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Hurricane Sandy Takes Bite Out of Broadway

Despite higher ticket prices and increased sales of premium seats, grosses for the 2012-13 season remained flat, with admissions registering a 6.2 percent dip.

Bette Midler in "I'll Eat You Last," one of Broadway's spring hits.
Richard Termine

NEW YORK -- In a sign that the steady climb of Broadway grosses has hit a speed bump, figures for the 2012-13 theater season remained static with last year's results.

Despite the inexorable inflation of ticket prices and the boom in sales of premium seats for in-demand shows like The Book of Mormon and Lucky Guy, figures released on Tuesday by theatrical trade group The Broadway League showed a season tally of $1.14 billion, mirroring total box office for the 2011-12 season.

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The more worrying news, however, is a seasonal admissions total of 11.6 million, compared with 12 million the previous season.

Exact results for the just-concluded season showed grosses down by 0.1 percent, and admissions falling by 6.2 percent. Those figures represent a break in four years of revenue growth, and the lowest attendance since the 2004-05 season

"Each season has unique factors that contribute to the overall story," said Broadway League executive director Charlotte St. Martin. "In the fall, our grosses and attendance numbers were above last fall's numbers until Hurricane Sandy devastated our region. The lost performances and the understandable slower return to Broadway by our Tri-State Area theatergoers contributed to the decline in both grosses and attendance."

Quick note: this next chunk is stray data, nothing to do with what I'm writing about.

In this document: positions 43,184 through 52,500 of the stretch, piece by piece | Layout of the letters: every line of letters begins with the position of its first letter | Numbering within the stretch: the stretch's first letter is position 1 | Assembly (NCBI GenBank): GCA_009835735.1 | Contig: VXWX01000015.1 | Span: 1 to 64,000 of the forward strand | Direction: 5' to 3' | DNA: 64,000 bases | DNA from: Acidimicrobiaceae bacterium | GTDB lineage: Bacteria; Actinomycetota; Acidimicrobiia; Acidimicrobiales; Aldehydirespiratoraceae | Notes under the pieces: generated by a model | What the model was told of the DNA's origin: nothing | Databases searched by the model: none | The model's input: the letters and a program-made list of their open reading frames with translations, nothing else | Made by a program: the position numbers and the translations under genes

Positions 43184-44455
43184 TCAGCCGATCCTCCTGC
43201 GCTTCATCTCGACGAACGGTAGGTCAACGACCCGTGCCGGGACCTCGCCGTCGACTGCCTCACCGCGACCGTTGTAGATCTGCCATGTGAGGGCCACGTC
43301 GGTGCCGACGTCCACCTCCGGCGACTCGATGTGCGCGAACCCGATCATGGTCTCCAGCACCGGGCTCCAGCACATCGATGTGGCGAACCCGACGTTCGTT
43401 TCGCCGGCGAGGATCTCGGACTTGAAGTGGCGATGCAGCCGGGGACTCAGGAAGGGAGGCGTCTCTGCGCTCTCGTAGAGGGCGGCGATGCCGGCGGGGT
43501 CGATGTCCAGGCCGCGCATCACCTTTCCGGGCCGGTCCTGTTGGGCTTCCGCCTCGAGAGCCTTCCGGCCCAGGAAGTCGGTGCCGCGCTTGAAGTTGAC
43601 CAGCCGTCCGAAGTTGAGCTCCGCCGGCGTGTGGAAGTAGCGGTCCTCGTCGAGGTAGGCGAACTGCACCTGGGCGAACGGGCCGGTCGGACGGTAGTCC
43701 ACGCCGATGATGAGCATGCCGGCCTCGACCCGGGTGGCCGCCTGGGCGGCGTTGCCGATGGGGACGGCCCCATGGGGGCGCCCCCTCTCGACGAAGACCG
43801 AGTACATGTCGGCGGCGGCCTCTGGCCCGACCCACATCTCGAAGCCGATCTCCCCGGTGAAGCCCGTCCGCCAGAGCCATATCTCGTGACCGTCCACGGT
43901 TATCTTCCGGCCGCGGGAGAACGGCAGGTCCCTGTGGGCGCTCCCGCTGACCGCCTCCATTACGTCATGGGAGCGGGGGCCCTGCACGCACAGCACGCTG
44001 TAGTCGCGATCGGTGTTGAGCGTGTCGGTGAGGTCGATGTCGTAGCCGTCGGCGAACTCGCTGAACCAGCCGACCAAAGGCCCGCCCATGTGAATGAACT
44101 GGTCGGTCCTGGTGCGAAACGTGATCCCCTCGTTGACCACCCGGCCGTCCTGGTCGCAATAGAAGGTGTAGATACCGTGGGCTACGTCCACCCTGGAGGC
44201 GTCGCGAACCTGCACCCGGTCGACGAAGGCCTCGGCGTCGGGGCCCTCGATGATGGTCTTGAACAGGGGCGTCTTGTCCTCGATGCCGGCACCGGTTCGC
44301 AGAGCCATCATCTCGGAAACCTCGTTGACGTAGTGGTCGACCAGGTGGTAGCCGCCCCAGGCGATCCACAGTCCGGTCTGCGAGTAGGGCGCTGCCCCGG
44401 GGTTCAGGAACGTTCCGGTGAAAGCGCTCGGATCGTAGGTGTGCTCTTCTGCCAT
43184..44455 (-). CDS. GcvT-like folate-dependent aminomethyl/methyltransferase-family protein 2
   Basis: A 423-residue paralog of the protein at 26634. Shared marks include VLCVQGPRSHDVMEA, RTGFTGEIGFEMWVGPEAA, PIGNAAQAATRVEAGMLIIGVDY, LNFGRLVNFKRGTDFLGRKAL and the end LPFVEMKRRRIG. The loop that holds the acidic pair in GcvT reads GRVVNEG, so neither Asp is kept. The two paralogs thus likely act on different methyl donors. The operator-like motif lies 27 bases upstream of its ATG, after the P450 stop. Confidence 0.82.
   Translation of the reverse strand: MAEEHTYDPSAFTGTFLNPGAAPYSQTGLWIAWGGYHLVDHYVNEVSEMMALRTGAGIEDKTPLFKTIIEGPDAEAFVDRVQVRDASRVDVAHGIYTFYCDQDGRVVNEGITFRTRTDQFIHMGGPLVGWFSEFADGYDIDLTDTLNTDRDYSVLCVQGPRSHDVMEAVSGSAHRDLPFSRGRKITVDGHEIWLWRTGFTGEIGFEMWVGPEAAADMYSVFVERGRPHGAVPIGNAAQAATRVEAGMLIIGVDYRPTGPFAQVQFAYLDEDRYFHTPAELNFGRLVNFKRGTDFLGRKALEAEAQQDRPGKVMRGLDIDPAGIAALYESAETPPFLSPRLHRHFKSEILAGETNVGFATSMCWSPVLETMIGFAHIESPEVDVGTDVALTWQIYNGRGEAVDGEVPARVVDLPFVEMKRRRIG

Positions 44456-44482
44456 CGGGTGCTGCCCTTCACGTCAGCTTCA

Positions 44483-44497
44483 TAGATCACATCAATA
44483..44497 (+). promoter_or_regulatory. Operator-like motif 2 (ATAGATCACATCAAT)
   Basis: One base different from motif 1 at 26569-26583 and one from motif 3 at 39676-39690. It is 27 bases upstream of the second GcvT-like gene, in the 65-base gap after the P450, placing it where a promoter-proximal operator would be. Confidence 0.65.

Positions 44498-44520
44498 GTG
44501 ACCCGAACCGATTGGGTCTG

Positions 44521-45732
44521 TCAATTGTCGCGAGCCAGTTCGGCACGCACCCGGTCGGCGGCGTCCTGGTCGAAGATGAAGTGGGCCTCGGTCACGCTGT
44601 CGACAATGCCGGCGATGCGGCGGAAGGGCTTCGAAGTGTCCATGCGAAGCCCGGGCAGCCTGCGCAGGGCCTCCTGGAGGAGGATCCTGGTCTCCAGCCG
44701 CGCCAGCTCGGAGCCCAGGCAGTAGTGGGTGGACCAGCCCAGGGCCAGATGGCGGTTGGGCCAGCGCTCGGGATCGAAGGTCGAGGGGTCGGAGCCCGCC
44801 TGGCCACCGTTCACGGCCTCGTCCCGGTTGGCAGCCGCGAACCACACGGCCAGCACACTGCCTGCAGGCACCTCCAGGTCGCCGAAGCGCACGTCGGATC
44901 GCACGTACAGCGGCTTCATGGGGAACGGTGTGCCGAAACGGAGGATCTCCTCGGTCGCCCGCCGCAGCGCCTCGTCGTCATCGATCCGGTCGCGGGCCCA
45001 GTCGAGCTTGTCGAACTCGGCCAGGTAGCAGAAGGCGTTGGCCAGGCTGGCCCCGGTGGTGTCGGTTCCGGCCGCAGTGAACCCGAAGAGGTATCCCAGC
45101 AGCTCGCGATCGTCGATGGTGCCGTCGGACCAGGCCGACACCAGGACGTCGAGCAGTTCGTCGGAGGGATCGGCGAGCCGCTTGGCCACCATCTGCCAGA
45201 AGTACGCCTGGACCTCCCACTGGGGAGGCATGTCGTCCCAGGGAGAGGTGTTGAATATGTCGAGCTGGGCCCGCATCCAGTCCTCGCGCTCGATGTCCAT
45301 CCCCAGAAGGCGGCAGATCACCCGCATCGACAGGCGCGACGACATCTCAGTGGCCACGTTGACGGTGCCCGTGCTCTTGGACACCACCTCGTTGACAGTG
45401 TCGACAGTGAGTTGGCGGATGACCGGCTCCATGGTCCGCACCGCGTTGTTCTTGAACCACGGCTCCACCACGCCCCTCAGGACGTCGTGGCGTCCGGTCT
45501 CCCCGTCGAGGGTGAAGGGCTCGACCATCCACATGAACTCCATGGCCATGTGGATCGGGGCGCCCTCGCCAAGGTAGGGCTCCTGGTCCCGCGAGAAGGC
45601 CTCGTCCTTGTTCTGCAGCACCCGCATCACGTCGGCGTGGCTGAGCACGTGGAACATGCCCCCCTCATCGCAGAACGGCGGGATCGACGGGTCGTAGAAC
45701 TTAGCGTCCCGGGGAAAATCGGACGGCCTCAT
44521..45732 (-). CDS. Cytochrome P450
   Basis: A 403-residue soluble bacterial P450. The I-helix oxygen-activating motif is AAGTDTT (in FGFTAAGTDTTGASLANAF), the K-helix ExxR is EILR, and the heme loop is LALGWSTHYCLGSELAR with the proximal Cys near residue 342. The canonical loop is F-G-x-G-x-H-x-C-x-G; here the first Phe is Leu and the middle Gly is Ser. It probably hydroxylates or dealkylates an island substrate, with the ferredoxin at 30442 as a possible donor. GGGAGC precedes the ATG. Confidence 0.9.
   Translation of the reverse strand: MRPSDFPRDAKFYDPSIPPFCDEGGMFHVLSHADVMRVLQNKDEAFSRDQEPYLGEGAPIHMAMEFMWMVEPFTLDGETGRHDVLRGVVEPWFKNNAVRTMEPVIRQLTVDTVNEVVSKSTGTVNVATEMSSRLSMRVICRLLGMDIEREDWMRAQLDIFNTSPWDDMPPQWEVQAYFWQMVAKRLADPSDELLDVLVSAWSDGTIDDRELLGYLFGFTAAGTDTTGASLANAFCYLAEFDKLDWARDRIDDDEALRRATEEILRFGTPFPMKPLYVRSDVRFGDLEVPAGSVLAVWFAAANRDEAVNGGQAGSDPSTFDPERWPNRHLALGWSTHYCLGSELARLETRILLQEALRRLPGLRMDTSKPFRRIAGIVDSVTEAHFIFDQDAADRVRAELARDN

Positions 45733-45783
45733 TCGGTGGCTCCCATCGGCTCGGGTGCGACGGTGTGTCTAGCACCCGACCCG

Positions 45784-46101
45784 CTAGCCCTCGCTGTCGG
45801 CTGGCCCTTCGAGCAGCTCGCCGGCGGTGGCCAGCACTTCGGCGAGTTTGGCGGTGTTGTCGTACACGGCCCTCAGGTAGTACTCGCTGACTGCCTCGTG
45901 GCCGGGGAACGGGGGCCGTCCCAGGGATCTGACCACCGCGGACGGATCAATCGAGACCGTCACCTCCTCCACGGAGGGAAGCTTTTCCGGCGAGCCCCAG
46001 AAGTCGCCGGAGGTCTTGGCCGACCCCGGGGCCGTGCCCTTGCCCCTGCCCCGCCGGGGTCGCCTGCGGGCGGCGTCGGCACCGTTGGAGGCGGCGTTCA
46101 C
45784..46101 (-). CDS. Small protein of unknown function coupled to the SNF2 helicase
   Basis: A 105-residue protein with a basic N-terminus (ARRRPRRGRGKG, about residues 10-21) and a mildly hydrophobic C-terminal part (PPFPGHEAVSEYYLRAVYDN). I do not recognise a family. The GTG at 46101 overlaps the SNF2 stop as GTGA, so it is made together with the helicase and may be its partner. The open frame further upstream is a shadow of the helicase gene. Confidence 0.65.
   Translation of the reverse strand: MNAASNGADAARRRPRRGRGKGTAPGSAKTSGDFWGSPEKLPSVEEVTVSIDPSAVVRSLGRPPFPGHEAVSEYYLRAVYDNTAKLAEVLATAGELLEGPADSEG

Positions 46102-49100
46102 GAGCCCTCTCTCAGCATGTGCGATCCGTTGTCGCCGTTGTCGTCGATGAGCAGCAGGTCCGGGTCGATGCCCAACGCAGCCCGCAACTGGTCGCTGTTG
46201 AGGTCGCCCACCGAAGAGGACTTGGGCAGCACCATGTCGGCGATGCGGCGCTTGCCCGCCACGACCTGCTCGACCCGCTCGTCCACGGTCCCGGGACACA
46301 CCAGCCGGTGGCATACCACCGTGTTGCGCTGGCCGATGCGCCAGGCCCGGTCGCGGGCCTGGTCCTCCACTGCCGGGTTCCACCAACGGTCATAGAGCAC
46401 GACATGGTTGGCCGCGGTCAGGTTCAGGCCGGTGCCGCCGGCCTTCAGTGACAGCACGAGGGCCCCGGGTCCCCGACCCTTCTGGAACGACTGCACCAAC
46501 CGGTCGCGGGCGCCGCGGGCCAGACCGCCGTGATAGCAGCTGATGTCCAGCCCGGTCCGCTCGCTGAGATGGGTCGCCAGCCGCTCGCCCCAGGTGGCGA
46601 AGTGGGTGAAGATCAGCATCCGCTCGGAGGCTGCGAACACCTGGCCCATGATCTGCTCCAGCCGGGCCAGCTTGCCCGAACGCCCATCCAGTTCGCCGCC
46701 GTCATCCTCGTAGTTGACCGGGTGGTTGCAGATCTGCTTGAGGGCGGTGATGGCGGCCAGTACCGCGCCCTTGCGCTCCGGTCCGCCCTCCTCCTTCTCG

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No less than the Sandy factor, the quick flop or premature closing of a number of productions from both the fall and spring lineups also eroded business. That string of commercial misfires cut the total number of playing weeks by 6 percent to 1430, leaving several prime theaters empty for part of the season.

Despite the declines, St. Martin points to the high number of hit shows that opened in the late-spring period, just prior to Tony Awards eligibility cutoff, as cause for an optimistic outlook on the 2013-14 season.

In addition to Lucky Guy with Tom Hanks, other shows playing to capacity audiences include the musicals Kinky Boots, Matilda, Motown and Pippin, and Bette Midler in the single-character play I'll Eat You Last: A Chat With Sue Mengers

With those shows driving Broadway traffic through the early summer, along with perennial top sellers such as Mormon, Wicked and The Lion King, next season is off to a more robust start.

A total of 46 new productions opened during the 2012-13 Broadway season, including a record high of 26 plays.

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